The aryl group of the aryl group which may have a substituent, indicated by R2 includes a group of usually 6 to 14 carbon atoms and specifically, for example, a phenyl group, a tolyl group, a xylyl group, a naphthyl group, an anthryl group and the like.

The aralkyl group of the aralkyl group which may have a substituent, indicated by R2 includes a group of usually 7 to 15 carbon atoms and specifically, for example, a benzyl group, a phenethyl group, a 1-phenylethyl group, a 2-phenylpropyl group, a 3-phenylpropyl group, a phenylbutyl group, a 1-methyl-3-phenylpropyl group, a naphthylmethyl group, a naphthylethyl group, a naphthylpropyl group, a naphthylbutyl group and the like.

The heterocyclic group of the heterocyclic group which may have a substituent, indicated by R2 includes preferably, for example, a five-membered ring or six-membered ring having 1 to 3 atoms of usually a nitrogen atom, an oxygen atom or a sulfur atom as a heterogeneous atom, preferably a nitrogen atom or an oxygen atom, and specifically, an aliphatic heterocyclic group such as a pyranyl group, an imidazolyl group, a pyrazolyl group, a pyrazinyl group, a pyrimidinyl group, a pyridazinyl group, a pyrrolidinyl group, a pyrrolinyl group, an imidazolinyl group, a pyrazolidinyl group, a pyrazolinyl group, a piperazinyl group, a morpholinyl group, a quinuclidinyl group, a pyrrolidyl-2-one group, a piperidyl group, a piperidino group, a piperazinyl group and a morpholino group; an aromatic heterocyclic group such as a furyl group, a pyrrolyl group, an indolyl group, a purinyl group, a quinolyl group, a pyridyl group, a pyrazyl group, a pyrimidyl group and an oxazolyl group; and the like.

The substituent of the alkyl group, aryl group, aralkyl group and heterocyclic group which may have a substituent, indicated by R2 includes, for example, a lower alkoxy group, an amino group, a hydroxyl group, a carboxyl group and the like.

The lower alkoxy group exemplified as a substituent may be any of a straight-chained, branched or cyclic group and includes usually a group having 1 to 3 carbon atoms and specifically, for example, a methoxy group, an ethoxy group, an n-propoxy group, an isopropoxy group and the like.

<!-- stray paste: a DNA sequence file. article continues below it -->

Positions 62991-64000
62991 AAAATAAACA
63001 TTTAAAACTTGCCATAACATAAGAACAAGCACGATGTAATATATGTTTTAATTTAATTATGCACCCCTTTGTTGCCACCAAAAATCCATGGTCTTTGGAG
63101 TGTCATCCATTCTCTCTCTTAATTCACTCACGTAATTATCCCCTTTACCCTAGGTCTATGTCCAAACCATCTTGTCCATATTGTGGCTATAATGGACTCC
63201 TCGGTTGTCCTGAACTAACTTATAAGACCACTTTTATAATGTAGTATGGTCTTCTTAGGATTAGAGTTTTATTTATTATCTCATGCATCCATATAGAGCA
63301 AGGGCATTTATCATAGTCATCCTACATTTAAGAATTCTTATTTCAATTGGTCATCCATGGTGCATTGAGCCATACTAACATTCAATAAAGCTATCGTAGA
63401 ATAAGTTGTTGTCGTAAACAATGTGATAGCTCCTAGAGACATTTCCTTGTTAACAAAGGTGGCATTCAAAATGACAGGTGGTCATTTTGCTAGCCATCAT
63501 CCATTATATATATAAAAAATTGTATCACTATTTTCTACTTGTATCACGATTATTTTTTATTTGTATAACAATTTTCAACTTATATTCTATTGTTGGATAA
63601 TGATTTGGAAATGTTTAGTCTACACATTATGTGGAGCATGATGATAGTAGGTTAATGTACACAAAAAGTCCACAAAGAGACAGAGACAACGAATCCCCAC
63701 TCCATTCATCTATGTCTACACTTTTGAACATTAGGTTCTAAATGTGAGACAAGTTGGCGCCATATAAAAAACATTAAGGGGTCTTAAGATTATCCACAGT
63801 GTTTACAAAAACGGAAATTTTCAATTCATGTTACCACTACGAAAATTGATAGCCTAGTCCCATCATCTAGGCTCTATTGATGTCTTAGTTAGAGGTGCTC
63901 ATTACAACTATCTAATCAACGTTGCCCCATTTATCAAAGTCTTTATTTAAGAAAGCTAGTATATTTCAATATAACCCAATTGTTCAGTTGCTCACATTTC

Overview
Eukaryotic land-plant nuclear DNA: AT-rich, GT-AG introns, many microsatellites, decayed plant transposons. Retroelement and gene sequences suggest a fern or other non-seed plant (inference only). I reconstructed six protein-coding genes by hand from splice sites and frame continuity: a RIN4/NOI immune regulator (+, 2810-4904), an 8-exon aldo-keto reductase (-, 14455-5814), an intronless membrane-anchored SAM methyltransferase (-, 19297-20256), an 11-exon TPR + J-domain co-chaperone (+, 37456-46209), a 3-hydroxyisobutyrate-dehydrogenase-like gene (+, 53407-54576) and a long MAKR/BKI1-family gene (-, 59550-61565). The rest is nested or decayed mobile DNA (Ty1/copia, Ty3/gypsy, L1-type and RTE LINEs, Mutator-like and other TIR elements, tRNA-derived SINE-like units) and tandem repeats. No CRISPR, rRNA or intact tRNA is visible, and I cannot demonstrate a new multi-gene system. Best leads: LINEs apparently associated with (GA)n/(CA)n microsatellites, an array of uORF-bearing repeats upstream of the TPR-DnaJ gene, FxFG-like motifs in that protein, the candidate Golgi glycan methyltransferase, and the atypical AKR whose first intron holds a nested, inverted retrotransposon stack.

The compound having a hydroxyl group of a monovalent group derived from a compound having a hydroxyl group, indicated by R2, of which the hydrogen atom of the hydroxyl group is substituted with a bonding arm, is not particularly limited as long as it has a hydroxyl group, and includes typically, for example, alcohols, a compound having a sugar structure, a steroid having a hydroxyl group, an alkaloid having a hydroxyl group, an amino acid having a hydroxyl group, a peptide containing an amino acid residue having a hydroxyl group, terpenes having a hydroxyl group, nucleic acids having a hydroxyl group, and the like.

Specific examples of the alcohols exemplified as a compound having a hydroxyl group include aliphatic alcohols such as methanol, ethanol, isopropanol, butanol, isobutanol, tert-butanol, pentanol, isopentanol, hexanol, heptanol, octanol, nonanol, decanol, undecanol and dodecanol; aromatic alcohols such as benzyl alcohol, phenethyl alcohol, phenylpropyl alcohol, naphthol and tetrahydronaphthol; and polyalcohols such as glycerin and ethylene glycol.

Specific examples of the compound having a sugar structure include monosaccharides such as glucose, arabinose, fucose, galactose, mannose, xylose, fructose, lyxose, allose, arinose, ribose, talose, gulose, idose, altrose, sorbitol, mannitol, glucosamine, β-glucopyranose, D-galactopyranose, methyl α-D-glucopyranoside, β-mannopyranose, α-D-glucopyranosyl fluoride, β-D-glucopyranosyl fluoride, 1,2:5,6-di-O-isopropylidene-α-D-glucofuranoside, 1,2:5,6-di-O-isopropylidene-α-D-allofuranose, 1,2:3,4-di-O-isopropylidene-α-D-galactopyranose and 2,3:5,6-di-O-isopropylidene-α-D-mannofuranose; oligosaccharides such as maltose, isomaltose, turanose, gentiobiose, meribiose, pranteobiose, primererose, vicianose, nigerose, laminaribiose, rutinose, cellobiose, xylobiose, maltotriose, gentianose, melezitose, planteose, ketose, trehalose, sucrose, lactose, raffinose and xylotriose; polysaccharides such as amylose, ficoll, dextrin, starch, dextran, polydextrose, pullulan, cyclodextrin, glucomannoglycan, glucomannan, guar gum, gum arabic and glycosaminoglycan; and complex carbohydrates such as glycopeptide, glycoprotein, glycolipid and proteoglycan. A compound formed by protecting or deoxidizing a part of the hydroxyl groups of these compounds containing a sugar structure with an acyl group such as an acetyl group, an acetylethylcarbonyl group and a benzoyl group; an aralkyl group such as a benzyl group and a methoxybenzyl group; an isopropylidene group and a benzylidene group is also included in. Further, a compound containing a sugar structure that is bound with, for example, a resin or a polymer via a linker is also included in these compound having a sugar structure.